As noted above, prescription fulfillment processes generally are not designed to handle problem transactions. Such processes often do not surface issues or problems early enough during prescription processing to allow sufficient time for resolution. Prescription fulfillment processes also encourage pharmacy staff to pass problems along rather than to attempt resolution because no clear protocols or procedures are provided to resolve specific issues and problems. In addition, members of pharmacy staff typically are not specifically assigned or dedicated to resolving problem transactions and are often involved in multiple tasks at different stages of prescription fulfillment. As a result, pharmacy staff can have difficulty in organizing prescriptions, maintaining priority of fulfillment and preventing unfilled prescriptions from accumulating when such tasks are performed along with efforts to resolve issues and problems. Prescription processing thereby becomes inefficient and inconsistent and can significantly impact customer service.

Resolution of problem transactions, therefore, can become complex and time-consuming, and can require a number of pharmacy staff, which often reinforces problems and/or causes additional problems, such as those noted, including unfilled prescription accumulation. In addition, pharmacy information systems often are not fully or properly used to uncover issues and problems and to enable resolution during early stages of processing in order to minimize/eliminate customer service problems.

Further, pharmacy workflow often neglects or does not adequately staff pharmacy/customer interfaces. For example, pharmacies rarely call customers in advance of pick-up times to inform customers of issues or problems associated with fulfilling their prescriptions. Customers, therefore, are not aware of any problems until customers attempt to pick up their prescriptions. Also, pharmacies often do not staff services for prescription intake and pick-up with persons having the skills and experience to explain problem transactions and/or to attempt resolution. In particular, pharmacy staff providing pick-up and cashiering services often must attempt to provide customers with explanations for problem transactions. Typically, such persons are ill informed and the least capable people to explain issues and problems to customers. Customer service thereby can be further impacted and cause significant customer dissatisfaction.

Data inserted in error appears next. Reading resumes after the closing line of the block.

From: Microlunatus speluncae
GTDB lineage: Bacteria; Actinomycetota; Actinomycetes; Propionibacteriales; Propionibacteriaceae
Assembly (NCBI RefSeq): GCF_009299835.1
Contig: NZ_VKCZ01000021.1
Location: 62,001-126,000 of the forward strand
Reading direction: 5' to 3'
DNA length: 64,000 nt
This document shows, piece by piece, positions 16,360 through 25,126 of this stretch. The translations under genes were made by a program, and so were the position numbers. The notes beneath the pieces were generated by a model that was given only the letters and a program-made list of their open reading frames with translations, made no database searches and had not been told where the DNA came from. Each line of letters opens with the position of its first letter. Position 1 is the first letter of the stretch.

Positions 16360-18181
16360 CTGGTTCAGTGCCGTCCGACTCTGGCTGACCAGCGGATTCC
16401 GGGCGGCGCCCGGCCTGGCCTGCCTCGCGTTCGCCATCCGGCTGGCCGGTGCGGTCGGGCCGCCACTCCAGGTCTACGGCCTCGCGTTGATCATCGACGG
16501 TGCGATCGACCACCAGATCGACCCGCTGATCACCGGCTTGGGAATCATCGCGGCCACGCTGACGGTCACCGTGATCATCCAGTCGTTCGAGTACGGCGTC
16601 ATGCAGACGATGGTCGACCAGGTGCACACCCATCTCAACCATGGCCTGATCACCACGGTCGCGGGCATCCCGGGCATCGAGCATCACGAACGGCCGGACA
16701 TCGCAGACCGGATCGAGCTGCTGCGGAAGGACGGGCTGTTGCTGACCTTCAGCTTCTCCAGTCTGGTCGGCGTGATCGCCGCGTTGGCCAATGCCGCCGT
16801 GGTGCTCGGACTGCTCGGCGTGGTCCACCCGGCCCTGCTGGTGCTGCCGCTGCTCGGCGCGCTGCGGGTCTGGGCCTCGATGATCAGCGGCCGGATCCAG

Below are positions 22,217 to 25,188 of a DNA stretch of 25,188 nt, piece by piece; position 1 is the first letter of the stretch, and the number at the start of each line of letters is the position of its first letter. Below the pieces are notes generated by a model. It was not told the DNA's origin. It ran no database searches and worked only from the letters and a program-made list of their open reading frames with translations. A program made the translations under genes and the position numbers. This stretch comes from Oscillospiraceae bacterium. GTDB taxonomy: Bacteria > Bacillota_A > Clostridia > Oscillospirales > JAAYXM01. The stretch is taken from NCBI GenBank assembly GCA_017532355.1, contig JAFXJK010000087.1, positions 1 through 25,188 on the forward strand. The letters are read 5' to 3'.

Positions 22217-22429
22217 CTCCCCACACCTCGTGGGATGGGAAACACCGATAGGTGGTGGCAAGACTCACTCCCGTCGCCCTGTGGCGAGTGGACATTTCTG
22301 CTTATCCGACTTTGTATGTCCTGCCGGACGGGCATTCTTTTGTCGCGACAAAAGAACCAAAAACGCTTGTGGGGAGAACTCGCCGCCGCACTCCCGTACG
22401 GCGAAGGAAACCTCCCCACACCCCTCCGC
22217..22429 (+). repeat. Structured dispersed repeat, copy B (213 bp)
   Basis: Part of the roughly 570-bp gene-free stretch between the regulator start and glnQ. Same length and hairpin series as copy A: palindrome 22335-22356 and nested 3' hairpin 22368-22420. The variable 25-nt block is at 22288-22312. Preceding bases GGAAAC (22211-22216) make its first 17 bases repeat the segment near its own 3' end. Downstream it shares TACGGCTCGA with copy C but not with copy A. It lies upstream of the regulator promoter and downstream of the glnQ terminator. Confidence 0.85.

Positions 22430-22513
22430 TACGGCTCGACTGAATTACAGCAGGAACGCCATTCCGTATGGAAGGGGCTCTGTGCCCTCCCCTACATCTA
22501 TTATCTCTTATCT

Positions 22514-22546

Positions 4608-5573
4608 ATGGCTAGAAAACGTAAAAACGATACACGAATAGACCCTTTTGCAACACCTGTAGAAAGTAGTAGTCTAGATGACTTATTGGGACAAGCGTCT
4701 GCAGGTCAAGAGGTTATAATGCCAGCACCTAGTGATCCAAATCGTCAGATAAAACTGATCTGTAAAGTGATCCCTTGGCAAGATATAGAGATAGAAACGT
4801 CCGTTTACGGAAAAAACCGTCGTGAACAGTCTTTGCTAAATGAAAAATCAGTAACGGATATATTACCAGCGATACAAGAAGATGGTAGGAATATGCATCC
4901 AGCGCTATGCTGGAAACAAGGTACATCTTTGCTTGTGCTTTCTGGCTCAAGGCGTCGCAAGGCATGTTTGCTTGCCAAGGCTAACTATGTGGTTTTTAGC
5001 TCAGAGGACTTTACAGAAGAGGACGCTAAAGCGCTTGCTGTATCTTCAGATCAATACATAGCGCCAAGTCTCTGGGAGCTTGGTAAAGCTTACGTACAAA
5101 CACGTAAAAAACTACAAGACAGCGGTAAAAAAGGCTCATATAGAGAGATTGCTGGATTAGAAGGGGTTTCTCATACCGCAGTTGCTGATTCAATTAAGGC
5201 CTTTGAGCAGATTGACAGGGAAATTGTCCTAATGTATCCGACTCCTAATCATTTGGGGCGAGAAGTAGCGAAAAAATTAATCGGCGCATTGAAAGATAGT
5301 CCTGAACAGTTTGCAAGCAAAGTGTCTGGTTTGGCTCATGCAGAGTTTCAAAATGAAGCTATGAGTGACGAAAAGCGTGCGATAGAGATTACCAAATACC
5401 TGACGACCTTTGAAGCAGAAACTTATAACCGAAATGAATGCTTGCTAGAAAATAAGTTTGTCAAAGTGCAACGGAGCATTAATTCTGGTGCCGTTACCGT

Thus, systems and methods of drug prescription fulfillment are desired that resolve at least some of the issues and problems associated with prescription processing and strive to meet customer needs and expectations.

SUMMARY OF THE INVENTION

In general, in one aspect, the invention provides a workflow management method for processing a drug prescription in a pharmacy comprising receiving a drug prescription, estimating a date and a time by which the drug prescription will be fulfilled and available to a customer, initiating a prescription transaction by retrieving data from the drug prescription, checking the pharmacy inventory, obtaining an insurance adjudication review, and predicting a prescription pick up time. The predicted prescription pick up time is determined by one of confirming the estimated date and time and resetting the estimated date and time by which the drug prescription will be fulfilled and available to the customer.

In another aspect, the invention provides a computer readable memory having a computer program for controlling workflow for processing a drug prescription in a pharmacy comprising recording an estimated date and a time by which the drug prescription will be fulfilled and available to a customer after receipt of a drug prescription, initiating a prescription transaction by retrieving data from the drug prescription, checking the pharmacy inventory, obtaining an insurance adjudication review, and predicting a prescription pick up time. The predicted prescription pick up time being determined by one of confirming the estimated date and time and resetting the estimated date and time by which the drug prescription will be fulfilled and available to the customer; and recording the predicted prescription pick up time.